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Orlando shooting: Pride Canterbury overshadowed by events in America

America’s mass shooting which has left at least 50 dead is a stark reminder of the need to celebrate inclusion, say Pride Canterbury promoters.

By tragic coincidence the horrific attack in Orlando, Florida happened just hours after thousands had joined Kent’s LGBT community for a day of festivities.

Pride Canterbury, which saw a colourful parade through the city centre, has now been overshadowed by events across the Atlantic, organisers admit.

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The Lord Mayor leads the parade
The Lord Mayor leads the parade

But chairman Edd Withers has said the success of the event must still be celebrated – as not doing so would be a disservice to those who have lost their lives.

“It’s incredibly difficult to have a celebratory tone about these things when such a horrendous tragedy has occurred,” he said.

VIDEO: The community came together for the celebrations in Canterbury.

“But it has rammed it home to everyone why Pride events are so important. This terrorist had a hate for LGBT people.

“The only way that that can be explained is through ignorance and misunderstanding.

“And the only way to cure that is through educating people. It’s to show people that LGBT people are friendly, happy normal people.

“We should be celebrating people’s differences and Pride events do just that.”

Mr Withers estimates that more than 3,500 people joined LGBT revellers for musical events in Canterbury’s Dane John Gardens on Saturday.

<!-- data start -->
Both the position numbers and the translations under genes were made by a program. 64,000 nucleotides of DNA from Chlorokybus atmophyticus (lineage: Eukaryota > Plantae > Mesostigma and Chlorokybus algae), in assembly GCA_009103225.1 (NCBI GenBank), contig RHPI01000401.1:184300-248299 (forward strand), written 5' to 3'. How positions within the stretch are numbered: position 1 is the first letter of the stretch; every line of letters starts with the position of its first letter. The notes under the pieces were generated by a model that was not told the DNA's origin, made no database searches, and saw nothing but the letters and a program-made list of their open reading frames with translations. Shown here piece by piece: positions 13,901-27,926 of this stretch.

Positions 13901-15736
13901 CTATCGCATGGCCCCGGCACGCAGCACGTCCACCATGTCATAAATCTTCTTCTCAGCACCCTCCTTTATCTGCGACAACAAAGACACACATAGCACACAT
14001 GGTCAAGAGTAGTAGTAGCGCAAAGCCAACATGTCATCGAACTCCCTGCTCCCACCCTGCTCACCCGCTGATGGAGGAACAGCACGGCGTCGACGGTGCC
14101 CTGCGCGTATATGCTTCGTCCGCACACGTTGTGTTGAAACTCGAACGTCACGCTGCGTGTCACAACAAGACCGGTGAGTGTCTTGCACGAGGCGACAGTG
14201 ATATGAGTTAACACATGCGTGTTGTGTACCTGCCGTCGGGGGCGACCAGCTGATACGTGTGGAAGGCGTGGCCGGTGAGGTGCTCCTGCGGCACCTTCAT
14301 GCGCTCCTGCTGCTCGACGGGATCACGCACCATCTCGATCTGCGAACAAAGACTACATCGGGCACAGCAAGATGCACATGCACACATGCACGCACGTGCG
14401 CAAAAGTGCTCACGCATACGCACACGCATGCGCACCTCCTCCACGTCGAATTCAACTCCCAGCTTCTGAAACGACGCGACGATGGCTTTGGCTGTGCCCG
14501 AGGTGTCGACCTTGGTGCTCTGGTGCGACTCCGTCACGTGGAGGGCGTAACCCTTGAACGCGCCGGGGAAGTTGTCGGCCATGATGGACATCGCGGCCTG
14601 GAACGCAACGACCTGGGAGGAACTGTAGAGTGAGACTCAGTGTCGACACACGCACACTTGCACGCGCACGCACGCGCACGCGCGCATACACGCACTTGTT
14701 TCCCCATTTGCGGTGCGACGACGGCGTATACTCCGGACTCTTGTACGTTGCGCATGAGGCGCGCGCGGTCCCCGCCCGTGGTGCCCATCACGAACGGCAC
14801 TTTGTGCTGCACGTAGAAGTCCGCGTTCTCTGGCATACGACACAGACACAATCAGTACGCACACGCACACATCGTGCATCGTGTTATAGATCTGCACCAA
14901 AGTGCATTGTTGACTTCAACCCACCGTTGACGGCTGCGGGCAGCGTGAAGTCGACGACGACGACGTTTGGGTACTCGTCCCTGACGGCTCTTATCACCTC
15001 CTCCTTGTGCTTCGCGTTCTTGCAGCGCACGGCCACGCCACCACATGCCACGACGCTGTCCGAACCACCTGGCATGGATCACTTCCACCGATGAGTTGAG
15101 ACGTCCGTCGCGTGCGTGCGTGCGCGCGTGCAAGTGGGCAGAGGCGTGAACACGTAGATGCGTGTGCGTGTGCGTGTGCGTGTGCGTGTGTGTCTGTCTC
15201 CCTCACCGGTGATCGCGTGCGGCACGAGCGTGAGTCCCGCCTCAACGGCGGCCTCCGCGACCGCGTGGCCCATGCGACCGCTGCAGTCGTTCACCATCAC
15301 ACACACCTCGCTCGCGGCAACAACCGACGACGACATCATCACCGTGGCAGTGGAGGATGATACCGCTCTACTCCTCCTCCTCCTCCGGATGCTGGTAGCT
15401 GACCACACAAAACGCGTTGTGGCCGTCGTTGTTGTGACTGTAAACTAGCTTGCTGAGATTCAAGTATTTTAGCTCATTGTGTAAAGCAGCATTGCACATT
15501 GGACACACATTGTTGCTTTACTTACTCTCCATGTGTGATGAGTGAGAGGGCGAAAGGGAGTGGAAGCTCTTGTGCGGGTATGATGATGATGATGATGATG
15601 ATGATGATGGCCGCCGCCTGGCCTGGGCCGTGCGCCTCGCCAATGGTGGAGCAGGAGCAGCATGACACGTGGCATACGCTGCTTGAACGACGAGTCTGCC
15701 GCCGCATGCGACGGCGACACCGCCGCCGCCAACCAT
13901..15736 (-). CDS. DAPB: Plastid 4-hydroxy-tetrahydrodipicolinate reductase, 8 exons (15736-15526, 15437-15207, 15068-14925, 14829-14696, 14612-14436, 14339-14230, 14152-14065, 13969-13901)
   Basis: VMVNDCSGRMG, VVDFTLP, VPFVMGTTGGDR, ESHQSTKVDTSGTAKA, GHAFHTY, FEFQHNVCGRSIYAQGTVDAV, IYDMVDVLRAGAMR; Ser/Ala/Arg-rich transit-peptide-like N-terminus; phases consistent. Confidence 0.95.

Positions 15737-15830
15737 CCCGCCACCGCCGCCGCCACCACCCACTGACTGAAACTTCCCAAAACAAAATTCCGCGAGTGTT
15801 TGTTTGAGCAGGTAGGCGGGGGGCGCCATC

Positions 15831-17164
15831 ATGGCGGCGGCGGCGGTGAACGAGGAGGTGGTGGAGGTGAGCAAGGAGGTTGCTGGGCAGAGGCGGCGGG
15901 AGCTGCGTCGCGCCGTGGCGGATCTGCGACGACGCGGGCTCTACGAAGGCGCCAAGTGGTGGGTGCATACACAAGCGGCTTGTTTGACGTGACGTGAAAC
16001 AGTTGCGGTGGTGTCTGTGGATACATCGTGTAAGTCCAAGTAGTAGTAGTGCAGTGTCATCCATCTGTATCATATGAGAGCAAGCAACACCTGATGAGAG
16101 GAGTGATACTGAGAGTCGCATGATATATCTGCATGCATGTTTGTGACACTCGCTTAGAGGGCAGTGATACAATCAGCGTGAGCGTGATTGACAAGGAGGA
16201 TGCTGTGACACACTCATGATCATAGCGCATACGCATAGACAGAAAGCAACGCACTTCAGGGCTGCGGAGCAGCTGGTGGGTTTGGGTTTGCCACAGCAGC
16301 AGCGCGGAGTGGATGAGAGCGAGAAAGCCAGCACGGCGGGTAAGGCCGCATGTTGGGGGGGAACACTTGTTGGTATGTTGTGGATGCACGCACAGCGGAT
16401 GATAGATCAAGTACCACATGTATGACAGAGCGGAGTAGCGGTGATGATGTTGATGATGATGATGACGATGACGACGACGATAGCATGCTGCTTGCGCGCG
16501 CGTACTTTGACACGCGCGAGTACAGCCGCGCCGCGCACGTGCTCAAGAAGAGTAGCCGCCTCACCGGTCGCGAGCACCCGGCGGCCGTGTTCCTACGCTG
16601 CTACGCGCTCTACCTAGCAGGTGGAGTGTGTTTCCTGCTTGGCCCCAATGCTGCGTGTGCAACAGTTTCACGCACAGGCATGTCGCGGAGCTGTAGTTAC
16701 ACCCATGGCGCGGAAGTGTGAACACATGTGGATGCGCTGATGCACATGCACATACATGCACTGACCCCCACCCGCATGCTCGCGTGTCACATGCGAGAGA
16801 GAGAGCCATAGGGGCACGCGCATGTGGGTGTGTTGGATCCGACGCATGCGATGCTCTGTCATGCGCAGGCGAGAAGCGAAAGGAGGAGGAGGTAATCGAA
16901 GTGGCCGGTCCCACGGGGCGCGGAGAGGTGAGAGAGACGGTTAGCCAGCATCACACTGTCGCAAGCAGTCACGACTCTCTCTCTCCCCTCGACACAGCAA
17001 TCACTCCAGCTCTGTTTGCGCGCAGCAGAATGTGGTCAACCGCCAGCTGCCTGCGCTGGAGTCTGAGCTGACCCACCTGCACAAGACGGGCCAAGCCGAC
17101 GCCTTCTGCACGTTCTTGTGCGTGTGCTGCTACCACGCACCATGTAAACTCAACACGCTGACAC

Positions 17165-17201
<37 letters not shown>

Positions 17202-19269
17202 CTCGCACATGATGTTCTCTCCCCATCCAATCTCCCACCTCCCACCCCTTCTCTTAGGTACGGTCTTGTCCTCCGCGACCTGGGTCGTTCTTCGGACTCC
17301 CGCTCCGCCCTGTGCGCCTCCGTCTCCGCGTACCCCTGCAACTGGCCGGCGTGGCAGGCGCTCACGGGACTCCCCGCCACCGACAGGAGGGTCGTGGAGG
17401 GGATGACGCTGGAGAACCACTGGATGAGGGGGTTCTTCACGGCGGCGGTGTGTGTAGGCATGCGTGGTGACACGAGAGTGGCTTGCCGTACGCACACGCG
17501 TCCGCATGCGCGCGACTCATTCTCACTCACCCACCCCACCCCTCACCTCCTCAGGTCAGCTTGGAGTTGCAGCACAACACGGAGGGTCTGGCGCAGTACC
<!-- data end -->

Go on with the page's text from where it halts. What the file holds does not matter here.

Across the Atlantic, at around 2am US-time, gunman Omar Mateen opened fire in Pulse, a gay nightclub, ultimately slaughtering 50 and leaving more than 50 more injured.

Mr Withers said: “First and foremost this was an attack on LGBT people.

“What a lot of people need to see, is that when they try and explain such an event as an attack on human beings in general, they’re removing an important element – that that guy chose to kill people because they’re gay.”

Mr Withers said events such as Pride Canterbury are aimed at bringing help all members of society together.

“Pride Canterbury is for everybody, but it’s about LGBT people. If somebody is not LGBT but wants to join the festivities, that’s great.

“The whole point is that we celebrate inclusion.

“Events such as this [the mass shooting] remind us of the importance of doing things like this.

“So not highlighting the success of Canterbury Pride, is, in a sense, doing a disservice to what it sets out to do.

“And it’s a disservice to those that have been killed.”

He has paid tribute to all those who took part and all who helped in bring about the festival’s success.

“We’re chuffed, they’ve done us proud,” he had said. 


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